Finance Minister, Pravin Gordhan, gave his annual budget speech last week.
I wasn’t listening though, as I have far better things to do than to listen to a minster waffle on about things I couldn’t care less about. That’s why financial journalists exist; they listen to what the minister says and translate all the financial mumbo jumbo into short snippets even I can understand.
I’m quite angry this year, because the government is increasing the fuel levy. Once the increases come into effect, I’ll be paying an extra 12c per litre in general fuel levy and an additional 8c towards the road accident fund. This means that the so-called fuel levy now makes up a quarter of the cost of a litre of petrol.
The above will be added to the current fuel price, which is expected to rise again in a few short weeks. It seems we’re finally crossing the R14/l mark. It’s a sad day indeed.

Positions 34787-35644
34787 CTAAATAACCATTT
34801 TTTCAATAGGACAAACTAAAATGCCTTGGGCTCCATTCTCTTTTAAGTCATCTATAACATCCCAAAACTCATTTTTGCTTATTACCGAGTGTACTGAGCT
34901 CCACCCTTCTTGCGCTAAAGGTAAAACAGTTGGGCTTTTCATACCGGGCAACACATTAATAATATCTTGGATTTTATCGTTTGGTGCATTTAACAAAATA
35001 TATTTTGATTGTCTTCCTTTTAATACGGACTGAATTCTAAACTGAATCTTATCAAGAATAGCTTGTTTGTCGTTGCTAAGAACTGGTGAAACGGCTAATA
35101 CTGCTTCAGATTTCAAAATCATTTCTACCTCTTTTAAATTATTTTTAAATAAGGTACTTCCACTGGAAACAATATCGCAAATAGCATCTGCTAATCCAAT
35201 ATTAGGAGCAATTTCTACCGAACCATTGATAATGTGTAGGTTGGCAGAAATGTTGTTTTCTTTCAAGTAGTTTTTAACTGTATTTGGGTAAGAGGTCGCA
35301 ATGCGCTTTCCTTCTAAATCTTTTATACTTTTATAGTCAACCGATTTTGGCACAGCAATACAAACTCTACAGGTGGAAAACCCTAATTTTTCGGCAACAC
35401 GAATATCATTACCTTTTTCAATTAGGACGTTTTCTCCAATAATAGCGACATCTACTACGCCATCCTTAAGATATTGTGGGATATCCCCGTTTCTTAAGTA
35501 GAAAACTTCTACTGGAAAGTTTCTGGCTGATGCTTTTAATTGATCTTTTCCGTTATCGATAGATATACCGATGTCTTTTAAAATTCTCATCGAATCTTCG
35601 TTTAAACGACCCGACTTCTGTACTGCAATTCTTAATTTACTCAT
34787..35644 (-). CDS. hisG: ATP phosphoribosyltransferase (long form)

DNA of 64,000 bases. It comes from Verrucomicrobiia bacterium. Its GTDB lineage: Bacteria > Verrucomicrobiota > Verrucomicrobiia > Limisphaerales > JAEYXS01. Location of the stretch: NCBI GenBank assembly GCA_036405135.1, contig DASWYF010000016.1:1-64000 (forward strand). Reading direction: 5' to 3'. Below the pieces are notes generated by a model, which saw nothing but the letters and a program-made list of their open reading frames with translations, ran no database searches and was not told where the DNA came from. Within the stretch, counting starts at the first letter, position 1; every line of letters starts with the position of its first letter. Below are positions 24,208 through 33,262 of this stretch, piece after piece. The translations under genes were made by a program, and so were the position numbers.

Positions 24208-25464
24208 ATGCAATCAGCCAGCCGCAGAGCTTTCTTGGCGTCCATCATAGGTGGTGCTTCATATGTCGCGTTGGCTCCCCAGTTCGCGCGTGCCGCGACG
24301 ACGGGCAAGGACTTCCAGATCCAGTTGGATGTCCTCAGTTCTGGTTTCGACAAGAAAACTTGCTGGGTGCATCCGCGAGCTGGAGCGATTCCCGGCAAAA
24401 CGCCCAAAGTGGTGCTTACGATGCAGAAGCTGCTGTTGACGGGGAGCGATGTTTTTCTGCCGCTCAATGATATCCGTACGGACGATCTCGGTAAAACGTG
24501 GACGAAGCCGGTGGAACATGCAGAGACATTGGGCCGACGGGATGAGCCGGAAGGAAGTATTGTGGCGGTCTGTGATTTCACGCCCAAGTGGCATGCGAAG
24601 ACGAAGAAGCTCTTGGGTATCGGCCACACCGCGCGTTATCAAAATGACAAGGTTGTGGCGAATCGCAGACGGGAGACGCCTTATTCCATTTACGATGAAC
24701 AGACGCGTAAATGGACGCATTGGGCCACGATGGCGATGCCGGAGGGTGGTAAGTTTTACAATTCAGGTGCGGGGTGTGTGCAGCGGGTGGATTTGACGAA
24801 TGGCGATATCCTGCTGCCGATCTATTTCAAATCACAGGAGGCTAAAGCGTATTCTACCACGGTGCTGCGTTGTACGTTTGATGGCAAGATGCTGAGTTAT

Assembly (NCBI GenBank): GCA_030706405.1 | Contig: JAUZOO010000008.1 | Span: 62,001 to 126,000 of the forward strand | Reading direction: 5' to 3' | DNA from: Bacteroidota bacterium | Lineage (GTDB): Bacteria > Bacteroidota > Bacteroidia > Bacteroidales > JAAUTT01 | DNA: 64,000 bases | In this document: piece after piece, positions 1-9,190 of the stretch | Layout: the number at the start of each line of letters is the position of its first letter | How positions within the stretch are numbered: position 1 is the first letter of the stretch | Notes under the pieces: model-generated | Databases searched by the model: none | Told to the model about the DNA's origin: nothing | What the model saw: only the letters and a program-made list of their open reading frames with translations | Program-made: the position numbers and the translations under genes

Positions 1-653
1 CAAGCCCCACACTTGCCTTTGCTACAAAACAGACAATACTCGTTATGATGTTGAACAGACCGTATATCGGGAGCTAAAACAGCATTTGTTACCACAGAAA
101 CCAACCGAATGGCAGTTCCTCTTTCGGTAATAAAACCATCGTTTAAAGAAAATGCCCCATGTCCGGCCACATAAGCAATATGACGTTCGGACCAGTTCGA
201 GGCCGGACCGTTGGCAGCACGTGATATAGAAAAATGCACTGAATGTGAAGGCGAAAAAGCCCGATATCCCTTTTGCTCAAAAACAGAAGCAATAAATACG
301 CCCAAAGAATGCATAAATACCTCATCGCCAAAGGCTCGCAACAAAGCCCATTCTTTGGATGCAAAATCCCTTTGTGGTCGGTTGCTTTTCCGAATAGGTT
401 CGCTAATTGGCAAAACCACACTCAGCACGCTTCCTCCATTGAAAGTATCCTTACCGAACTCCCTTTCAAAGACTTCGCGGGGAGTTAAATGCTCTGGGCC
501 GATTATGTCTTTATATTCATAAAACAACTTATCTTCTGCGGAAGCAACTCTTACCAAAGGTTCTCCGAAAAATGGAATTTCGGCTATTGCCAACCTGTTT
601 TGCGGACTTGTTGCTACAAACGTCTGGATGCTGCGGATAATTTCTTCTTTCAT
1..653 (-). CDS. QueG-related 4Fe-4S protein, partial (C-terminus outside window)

What makes this whole debacle even worse, is the fact that sin tax has been pushed up as well. It’s bad enough that basically everything is going to cost me more, but to push up the price of a can of beer is just plain evil. After a long day at work, I like to relax next to my pool with a can of my favourite beverage. It’s extremely relaxing, but now the government has spoiled that for me as well. They tax our wallets empty and then don’t even have the decency to give us the relief that only a nice cold one can offer.
What hurts me the most, however, is the increase in fuel levy; the same fuel levy that was supposed to pay for road upgrades. Instead, government built those blasted e-toll gantries. You’d think now that they’re so intent on using the user-pays system, the fuel levy would be abolished altogether, but no.
I wonder where all the money garnered by the fuel levy over the last few years went, and I wonder where the extra money it’s going to make from now on will go?